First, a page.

Today the Kalimah Shahada is being used on flags of groups whose mission is to kill Sunni and Shia Muslims. Imagine how it must feel to be a Sunni Kurd or a Shia Iraqi or an Alawi Syrian . Imagine how it must feel to be an ordinary Shia or Alawi or Sunni Australian walking around in a Sydney shopping centre and being treated by one's neighbours as an ISIS fighter.

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  • ARTS AND CULTURE

    Best of 2013: On Seamus Heaney's turf

    • Peter Gebhardt
    • 10 January 2014
    1 Comment

    Ten years ago, my wife and I went to Dublin. Upon our arrival at the hotel there were three notes waiting from Seamus; the first suggested a meeting, the second drinks, the third 'Heigho, we'll have some scrags'. He picked us up in a Mercedes Benz. I said something about a poet and such a car, 'Never mind it's got a broken window'.

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  • AUSTRALIA

    War fires should be left to smoulder

    • David Stephens
    • 11 November 2013
    12 Comments

    Remembrance Day has always been for Australians a quieter affair than Anzac Day, particularly as Anzac Day in recent years has taken on a brassy, bragging style. The historian Ken Inglis described Anzac as Australia's civil religion. Although we were the first country anywhere to come together under a national constitution after a mass popular vote, we downplay Federation and venerate instead a failed military campaign in Turkey in 1915.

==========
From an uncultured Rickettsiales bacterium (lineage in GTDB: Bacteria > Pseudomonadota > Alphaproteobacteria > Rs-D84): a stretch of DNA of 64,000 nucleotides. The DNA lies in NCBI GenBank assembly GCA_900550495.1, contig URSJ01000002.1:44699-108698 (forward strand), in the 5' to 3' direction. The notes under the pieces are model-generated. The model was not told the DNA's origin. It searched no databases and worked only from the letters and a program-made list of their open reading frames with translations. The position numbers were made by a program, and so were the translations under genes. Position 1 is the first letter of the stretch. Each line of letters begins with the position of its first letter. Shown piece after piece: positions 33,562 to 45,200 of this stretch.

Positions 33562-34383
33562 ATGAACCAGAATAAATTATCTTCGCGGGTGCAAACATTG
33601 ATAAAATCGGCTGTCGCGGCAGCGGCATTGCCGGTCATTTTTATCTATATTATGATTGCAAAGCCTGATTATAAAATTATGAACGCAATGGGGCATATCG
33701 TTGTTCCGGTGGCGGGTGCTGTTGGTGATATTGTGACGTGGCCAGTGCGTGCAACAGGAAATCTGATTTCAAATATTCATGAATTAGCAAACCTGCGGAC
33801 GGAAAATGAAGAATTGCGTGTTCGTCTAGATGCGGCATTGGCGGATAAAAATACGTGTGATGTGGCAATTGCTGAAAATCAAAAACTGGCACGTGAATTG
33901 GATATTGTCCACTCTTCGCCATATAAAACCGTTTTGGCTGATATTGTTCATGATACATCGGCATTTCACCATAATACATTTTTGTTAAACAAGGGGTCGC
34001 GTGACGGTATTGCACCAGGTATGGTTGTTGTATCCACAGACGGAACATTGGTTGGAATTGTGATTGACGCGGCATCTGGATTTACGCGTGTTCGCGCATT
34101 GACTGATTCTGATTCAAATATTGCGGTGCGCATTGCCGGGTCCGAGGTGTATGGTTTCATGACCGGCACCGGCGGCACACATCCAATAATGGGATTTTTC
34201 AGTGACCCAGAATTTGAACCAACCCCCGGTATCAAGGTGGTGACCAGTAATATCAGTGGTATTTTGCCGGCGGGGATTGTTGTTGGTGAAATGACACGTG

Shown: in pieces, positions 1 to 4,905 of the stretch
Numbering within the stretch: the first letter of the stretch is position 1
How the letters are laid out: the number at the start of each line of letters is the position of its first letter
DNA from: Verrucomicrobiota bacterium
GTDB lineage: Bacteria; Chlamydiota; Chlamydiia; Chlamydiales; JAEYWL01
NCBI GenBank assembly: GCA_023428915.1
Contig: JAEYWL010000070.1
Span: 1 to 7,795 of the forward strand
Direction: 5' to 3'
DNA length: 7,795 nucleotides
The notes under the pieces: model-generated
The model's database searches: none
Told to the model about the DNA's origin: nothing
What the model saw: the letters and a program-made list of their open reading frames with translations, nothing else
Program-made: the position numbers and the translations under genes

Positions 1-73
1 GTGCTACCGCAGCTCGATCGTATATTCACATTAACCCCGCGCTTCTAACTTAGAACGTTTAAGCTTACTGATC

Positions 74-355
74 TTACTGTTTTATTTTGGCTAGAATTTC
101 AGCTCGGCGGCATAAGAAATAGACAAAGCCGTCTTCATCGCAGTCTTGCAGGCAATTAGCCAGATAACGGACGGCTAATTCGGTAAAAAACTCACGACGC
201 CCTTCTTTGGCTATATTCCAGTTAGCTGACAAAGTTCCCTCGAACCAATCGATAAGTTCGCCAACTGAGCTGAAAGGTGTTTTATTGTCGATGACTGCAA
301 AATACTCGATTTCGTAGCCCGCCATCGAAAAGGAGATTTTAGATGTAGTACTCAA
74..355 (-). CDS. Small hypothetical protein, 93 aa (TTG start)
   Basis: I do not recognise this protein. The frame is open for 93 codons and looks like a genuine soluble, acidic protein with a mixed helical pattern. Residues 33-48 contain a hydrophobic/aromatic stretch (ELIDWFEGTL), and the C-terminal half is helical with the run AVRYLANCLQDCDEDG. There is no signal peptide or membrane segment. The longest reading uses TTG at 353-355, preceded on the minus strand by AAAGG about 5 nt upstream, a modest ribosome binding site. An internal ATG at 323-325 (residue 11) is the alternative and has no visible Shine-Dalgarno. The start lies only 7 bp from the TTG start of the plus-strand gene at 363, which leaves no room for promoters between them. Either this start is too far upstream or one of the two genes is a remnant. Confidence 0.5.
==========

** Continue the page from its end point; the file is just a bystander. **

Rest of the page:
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  • AUSTRALIA

    Labor's light on the hill

    • Frank Brennan
    • 02 November 2013
    7 Comments

    'There have been innumerable post-mortems and words of advice as to how the party with new structures, election rules, and policies can pick itself up, dust off, and win the next election. Sadly some of those post-mortems have come with more coatings of spite and loathing. It is no part of my role in the public square as a Catholic priest to offer such advice.' Frank Brennan's address to the Bathurst Panthers Club, 2 November 2013.